73 Pages Posted: 17 Jan 2015 Last revised: 8 Apr 2015
Date Written: September 21, 2014
The Trans-Pacific Partnership (TPP) negotiation is searching for a “landing zone” – a set of compromises that will allow a deal to be concluded. We assess the potential impact of the TPP based on a “best guess” as to what the landing zone will look like, taking into account such information as has been made public on the state of the negotiations (including unofficially released texts) as well as what participating states have been prepared to offer in other recently concluded FTAs. The assessment takes into account the conclusion of the Australia-Japan FTA, which reduces the quantitative impact of the TPP and draws on the outcomes of that negotiation as an indication of how other key negotiating issues might be decided. The assessment is based on a dynamic specification of the GTAP model, modified to directly represent services trade conducted through foreign affiliates as well as on a cross-border basis, and to reflect the impact of liberalization of FDI in the services sectors. The simulations take into account tariff reductions, preference utilization, the compliance cost of using preferences, the regionalization of rules of origin, and the reduction of non-tariff barriers to goods, services and investment. We report overall impacts and comment specifically on Canada’s interests.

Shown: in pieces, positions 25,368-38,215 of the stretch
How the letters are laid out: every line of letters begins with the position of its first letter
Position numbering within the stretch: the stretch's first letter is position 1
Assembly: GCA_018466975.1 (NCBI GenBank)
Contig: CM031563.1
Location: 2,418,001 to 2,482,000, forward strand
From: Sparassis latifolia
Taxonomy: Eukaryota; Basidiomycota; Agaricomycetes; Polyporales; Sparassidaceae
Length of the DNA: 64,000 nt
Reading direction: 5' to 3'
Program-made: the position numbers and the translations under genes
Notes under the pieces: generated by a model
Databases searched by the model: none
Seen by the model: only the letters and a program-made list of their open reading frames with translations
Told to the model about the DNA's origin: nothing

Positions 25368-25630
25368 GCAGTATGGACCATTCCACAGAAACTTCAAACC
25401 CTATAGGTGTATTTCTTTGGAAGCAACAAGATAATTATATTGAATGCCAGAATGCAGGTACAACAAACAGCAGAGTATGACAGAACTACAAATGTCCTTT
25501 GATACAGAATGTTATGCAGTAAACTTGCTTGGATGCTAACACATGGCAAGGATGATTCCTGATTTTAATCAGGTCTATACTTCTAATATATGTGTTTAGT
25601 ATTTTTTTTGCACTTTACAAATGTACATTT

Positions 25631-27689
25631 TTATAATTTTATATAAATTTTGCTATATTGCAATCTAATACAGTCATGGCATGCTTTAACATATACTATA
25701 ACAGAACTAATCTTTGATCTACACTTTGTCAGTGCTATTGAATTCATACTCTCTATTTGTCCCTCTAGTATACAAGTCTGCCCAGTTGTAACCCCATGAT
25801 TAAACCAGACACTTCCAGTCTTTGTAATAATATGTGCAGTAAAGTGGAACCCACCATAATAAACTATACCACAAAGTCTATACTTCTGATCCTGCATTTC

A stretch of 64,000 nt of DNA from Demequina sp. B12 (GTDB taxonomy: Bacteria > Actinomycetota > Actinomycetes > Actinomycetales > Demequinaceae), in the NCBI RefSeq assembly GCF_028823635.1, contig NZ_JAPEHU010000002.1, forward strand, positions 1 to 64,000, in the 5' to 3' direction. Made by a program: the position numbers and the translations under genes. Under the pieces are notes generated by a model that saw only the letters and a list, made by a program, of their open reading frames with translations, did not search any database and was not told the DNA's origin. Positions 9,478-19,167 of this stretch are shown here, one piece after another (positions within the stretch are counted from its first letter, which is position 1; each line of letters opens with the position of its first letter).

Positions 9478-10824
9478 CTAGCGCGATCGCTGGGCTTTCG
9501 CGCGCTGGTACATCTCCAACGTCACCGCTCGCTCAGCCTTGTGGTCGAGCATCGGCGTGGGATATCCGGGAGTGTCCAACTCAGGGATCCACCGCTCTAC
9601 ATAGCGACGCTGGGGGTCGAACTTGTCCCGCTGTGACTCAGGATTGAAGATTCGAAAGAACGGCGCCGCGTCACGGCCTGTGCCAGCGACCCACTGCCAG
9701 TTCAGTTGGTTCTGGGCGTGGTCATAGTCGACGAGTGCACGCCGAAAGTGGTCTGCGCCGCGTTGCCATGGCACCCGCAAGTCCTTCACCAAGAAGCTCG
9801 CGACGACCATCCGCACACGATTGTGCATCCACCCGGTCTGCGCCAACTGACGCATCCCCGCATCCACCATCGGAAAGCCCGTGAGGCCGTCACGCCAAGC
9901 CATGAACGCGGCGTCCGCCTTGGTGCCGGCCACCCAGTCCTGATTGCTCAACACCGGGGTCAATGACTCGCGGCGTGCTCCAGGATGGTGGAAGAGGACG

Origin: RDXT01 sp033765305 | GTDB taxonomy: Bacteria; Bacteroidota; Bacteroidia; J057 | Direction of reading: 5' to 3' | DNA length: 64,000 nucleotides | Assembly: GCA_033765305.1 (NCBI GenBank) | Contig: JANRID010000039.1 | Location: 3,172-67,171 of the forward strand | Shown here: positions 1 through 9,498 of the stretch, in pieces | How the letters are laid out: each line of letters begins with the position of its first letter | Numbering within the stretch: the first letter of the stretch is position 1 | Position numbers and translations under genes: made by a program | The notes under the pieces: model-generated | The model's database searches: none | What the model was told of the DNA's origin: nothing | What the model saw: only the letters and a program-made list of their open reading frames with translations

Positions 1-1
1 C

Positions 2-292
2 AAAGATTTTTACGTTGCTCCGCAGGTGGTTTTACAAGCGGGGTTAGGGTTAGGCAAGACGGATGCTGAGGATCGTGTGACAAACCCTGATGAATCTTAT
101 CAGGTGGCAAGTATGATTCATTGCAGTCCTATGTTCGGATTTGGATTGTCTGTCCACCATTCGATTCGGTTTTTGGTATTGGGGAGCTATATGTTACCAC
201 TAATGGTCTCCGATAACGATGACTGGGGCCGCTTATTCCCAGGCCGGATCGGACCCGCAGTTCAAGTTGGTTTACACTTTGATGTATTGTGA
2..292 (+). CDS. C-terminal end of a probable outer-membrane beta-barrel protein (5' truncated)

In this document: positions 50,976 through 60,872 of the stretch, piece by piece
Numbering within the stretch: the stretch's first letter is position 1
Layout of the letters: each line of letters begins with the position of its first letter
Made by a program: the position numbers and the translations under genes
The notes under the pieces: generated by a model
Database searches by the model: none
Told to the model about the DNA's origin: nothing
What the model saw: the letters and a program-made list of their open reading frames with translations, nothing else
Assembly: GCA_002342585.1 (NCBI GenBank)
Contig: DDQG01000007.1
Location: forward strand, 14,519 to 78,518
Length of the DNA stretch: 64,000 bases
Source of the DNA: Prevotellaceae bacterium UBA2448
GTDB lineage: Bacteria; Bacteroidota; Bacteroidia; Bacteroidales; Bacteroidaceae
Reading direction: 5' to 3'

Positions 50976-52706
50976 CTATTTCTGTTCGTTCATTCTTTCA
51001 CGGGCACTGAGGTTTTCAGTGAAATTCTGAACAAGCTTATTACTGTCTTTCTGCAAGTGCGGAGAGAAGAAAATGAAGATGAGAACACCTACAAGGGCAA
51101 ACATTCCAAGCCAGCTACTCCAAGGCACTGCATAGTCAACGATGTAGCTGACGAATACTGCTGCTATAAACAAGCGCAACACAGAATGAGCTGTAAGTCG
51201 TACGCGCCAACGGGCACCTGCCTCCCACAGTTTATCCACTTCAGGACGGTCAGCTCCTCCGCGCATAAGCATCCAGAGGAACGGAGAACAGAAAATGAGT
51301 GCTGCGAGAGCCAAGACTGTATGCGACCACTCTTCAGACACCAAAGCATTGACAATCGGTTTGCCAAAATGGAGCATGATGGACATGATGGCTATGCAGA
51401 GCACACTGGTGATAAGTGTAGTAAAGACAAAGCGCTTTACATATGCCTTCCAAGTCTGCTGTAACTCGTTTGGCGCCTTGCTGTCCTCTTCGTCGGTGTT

Keywords: Trans-Pacific Partnership, TPP, Canada, CGE model, trade liberalization, FTA, FDI liberalization, Mode 3 services trade
JEL Classification: F02, F13, F15
Suggested Citation: Suggested Citation
Ciuriak, Dan and Xiao, Jingliang, The Trans-Pacific Partnership: Evaluating the 'Landing Zone' for Negotiations (September 21, 2014). Available at SSRN: https://ssrn.com/abstract=2550935 or http://dx.doi.org/10.2139/ssrn.2550935